Working With the Aging
Ladies and gentlemen, I stand here before you at a time in which the health care of older Americans has become a critical issue. Or should I say issues? We have more people needing more and more specialized care — this is critical. We have fewer and fewer people being asked to do more and more — that is critical. Current healthcare policy, especially for the aging, seems inadequate to address the challenges of what lies ahead. The situation seems very bleak at times. All signs seem to show that it will get bleaker. Well, I am here to tell you that I am the weatherman. I have weathered this storm with you. And I can tell you that the forecast looks good, if we can just keep our eyes on what is important and understand what tools we have to get through this, and overcome the challenges that the next years hold for us.
I like to think of myself, when I think of myself, as the captain of my own ship. And the ship that I am piloting through these new and changing times of healthcare is definitely weathering some storms. As we all know, the health status of our aging population is going to cause us to rethink many of our set beliefs about providing health care to older adults. I don’t just mean in the ways of policy, but also regarding our cultural values. We know that simply caring for disease and disease states of our older patients are no longer enough. We are caring for the patient, we are caring for the caregivers, and we are caring for the families and the extended families. Hopefully we are also caring for ourselves. And we know that in this fight, we are still on the uphill slope. To paraphrase Paul Revere, “The elderly are coming! The elderly are coming!”
By the year 2030, over seventy million United States citizens will be over age 65. By the same year, 8.5 million will be over 85. These are our patients, the ones who are the most likely to need polypharmacy, to have disabilities, even to require constant total care giving. These patients will be from ethnically diverse cultures. These patients will need specialized care. This is the perfect storm that you and I have to weather as we travel along, each in our own little boat.
But I am here to tell you. All of this is good news. You may look at me, and think that I am crazy, but I am telling you that this is all good news. Every single one of you here is here because you care for the elderly, or you care about the elderly, or you care about someone who cares. And I have good news for all of you.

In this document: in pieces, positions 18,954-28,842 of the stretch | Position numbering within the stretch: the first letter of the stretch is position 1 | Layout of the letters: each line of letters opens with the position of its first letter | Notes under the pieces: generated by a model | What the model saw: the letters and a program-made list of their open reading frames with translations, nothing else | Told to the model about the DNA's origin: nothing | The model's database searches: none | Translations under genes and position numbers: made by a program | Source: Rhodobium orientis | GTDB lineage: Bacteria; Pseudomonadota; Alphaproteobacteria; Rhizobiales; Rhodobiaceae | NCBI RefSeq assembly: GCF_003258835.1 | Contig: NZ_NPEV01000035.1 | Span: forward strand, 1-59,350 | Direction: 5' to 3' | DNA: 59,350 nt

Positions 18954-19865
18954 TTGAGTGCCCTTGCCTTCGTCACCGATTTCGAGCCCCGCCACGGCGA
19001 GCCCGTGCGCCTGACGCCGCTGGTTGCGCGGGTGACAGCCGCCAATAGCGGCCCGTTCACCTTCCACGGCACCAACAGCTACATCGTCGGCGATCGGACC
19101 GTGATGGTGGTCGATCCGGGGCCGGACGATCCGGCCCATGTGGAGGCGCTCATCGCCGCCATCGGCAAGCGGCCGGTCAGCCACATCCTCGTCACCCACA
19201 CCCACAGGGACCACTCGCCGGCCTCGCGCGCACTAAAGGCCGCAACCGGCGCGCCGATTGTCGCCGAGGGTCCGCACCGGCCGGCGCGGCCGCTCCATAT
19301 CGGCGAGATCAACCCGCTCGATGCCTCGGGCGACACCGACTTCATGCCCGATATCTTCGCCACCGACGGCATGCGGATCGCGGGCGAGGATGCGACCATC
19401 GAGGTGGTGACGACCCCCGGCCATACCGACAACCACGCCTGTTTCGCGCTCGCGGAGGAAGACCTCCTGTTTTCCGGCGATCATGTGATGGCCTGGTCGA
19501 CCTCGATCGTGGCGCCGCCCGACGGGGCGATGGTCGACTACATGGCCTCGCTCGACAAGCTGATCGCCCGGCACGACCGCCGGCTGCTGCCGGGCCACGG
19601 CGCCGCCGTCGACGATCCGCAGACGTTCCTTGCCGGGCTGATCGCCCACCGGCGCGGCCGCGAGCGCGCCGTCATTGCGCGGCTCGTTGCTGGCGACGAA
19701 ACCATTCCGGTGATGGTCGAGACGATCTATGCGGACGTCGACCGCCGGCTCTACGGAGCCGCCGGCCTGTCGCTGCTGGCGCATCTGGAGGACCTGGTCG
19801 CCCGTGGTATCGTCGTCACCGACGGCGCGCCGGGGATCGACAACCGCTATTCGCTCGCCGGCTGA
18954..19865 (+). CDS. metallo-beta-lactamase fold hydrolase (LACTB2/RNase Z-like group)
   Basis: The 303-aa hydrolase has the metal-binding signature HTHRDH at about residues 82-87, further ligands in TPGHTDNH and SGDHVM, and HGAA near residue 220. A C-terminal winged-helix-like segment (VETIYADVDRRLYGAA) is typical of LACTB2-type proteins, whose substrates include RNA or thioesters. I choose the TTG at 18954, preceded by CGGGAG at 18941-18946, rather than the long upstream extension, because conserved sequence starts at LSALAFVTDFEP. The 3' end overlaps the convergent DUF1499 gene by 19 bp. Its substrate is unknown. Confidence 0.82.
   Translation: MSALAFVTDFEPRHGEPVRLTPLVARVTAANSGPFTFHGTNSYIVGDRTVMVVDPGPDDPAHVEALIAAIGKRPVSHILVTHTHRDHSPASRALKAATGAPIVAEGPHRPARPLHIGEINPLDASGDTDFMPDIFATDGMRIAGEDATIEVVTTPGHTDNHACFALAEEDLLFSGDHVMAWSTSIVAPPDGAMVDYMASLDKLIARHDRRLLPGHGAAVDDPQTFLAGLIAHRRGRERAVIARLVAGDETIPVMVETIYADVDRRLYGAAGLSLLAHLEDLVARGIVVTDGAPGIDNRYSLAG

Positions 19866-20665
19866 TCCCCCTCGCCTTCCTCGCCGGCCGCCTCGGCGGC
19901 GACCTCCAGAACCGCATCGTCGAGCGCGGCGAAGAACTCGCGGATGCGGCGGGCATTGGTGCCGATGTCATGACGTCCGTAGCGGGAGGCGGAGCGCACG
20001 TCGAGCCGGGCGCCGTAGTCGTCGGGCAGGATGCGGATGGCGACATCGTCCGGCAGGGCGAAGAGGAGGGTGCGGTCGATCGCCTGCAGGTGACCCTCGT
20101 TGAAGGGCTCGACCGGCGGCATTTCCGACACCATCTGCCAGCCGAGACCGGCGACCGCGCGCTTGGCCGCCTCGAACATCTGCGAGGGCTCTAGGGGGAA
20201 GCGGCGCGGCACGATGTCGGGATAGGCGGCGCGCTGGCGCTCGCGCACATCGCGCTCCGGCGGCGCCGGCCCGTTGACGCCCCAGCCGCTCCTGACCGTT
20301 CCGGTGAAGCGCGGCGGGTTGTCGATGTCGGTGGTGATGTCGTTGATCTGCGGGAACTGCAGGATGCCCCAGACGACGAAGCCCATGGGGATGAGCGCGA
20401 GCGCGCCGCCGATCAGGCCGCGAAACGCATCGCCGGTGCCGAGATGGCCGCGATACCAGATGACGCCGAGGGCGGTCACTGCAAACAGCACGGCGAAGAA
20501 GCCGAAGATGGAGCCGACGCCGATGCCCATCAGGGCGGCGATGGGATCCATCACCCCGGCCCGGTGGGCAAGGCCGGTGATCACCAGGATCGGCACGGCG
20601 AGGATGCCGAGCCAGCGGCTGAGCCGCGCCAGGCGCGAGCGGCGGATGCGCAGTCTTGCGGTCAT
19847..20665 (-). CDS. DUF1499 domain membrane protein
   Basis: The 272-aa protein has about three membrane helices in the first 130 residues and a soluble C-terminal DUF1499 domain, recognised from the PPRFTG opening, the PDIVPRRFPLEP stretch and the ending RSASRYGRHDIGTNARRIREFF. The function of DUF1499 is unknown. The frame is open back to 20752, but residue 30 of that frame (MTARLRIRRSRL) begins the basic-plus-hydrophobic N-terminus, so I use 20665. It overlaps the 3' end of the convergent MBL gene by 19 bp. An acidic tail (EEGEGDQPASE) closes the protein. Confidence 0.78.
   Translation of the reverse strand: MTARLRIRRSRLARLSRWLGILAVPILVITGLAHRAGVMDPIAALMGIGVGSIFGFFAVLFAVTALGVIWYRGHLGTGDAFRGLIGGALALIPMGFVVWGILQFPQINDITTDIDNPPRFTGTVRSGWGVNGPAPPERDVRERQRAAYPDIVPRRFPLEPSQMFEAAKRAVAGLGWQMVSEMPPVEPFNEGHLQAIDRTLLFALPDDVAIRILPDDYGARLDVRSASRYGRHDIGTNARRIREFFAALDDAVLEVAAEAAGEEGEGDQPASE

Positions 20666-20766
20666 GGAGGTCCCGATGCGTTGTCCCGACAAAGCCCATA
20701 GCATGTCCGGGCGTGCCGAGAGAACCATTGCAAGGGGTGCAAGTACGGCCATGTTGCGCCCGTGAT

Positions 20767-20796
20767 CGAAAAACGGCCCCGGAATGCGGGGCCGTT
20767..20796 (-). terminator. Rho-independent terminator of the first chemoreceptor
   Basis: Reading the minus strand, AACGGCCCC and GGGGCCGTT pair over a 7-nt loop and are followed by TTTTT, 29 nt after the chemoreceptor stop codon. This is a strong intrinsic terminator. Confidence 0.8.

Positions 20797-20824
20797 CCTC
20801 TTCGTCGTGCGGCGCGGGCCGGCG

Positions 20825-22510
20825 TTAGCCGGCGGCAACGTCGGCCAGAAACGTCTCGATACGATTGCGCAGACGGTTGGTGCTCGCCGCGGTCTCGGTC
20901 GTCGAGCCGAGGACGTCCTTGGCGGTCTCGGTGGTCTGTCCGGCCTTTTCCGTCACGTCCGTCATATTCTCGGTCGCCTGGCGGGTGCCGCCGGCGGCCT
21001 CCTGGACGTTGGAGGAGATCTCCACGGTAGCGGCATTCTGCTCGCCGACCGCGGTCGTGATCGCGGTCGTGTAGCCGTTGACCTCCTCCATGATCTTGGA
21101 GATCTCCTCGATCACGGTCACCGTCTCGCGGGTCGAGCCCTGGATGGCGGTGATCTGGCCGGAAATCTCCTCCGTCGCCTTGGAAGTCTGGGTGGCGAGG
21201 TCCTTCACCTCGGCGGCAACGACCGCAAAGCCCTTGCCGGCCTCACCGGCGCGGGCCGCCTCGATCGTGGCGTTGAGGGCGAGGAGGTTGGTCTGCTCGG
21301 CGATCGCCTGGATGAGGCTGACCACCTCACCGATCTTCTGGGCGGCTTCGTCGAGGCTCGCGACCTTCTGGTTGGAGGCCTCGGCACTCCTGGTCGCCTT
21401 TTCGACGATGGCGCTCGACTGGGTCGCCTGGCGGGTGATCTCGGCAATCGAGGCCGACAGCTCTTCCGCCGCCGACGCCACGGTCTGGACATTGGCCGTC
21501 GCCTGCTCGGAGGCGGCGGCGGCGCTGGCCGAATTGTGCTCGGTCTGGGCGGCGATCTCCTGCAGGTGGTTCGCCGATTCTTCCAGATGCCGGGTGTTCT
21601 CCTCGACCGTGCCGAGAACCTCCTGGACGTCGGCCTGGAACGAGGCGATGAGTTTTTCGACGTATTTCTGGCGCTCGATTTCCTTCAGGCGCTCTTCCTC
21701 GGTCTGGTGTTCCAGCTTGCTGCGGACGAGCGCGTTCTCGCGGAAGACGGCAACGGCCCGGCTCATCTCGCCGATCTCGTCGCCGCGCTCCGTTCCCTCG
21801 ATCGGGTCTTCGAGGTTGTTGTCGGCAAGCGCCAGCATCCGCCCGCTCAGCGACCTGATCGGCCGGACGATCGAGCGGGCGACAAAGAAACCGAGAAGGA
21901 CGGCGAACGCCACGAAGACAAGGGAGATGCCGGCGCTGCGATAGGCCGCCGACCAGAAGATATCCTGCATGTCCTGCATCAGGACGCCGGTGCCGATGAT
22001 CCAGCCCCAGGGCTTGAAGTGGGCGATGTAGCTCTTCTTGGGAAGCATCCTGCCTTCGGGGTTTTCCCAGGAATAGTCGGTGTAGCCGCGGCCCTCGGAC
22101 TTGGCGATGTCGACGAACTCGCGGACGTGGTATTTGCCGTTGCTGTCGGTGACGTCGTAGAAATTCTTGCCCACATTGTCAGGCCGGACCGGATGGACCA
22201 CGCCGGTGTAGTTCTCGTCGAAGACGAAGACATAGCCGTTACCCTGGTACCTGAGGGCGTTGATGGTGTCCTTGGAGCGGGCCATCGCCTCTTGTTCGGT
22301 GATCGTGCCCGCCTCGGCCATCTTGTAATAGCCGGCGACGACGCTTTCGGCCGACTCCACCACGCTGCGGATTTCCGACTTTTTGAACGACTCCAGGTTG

What I have to say is very simple. Because no matter whatever the challenges are that we face, I want you to keep one thing uppermost in your minds and in your thoughts. And that is that God is present, in all that we say, in all that we do, in all the challenges that we face every day. No matter what, with God, all things are possible. As we pilot our boats through the storm, God is beside us and with us and guiding us. Let me give you some good news to help to demonstrate this. We are facing a larger elderly population but the good news is that more and more of the people we care for can expect to enjoy a healthy old age. This does not mean that the people we care for will not have challenges. Most of those elderly that we are expecting will be living with some sort of chronic condition, like chronic obstructive pulmonary disease, diabetes, hypertension, etc. And we as caregivers know that these chronic problems will cause limitations in the patient’s daily lives and daily activities. The can cause hospitalization, or the necessity for extended stays in the hospital or transition into nursing homes. It is in situations like these where we need to remember, as caregivers that we are not only ministering to the body but also to the spirit. Educators and psychologists speak of the teenage years as a turbulent times, but I believe that the elderly have as much emotional upheaval and confusion as any teenager ever had, even after a lifetime of experience and knowledge. It is at this point where we can minister to the spirit. We can remind our patients who are going through rough patches, their own perfect storm, that no matter how badly they feel, no matter how lonely or isolated or displaced they may seem to be we need to let them know that they are not alone. God is always with them, as he is with us. We can provide this message in the most gentle of terms, with no evangelism intended. It can be given to any faith or creed. Basically we want to make sure that our patients, the people that we care for, know they are cared for physically and mentally and spiritually as well. Older adults need a variety of resources to help them, an active religious life can be the difference between isolation and depression and a healthy interaction. Especially when our elderly patients do not have family close by, or family members who are willing to help care for them, this is a time when spirituality is especially important.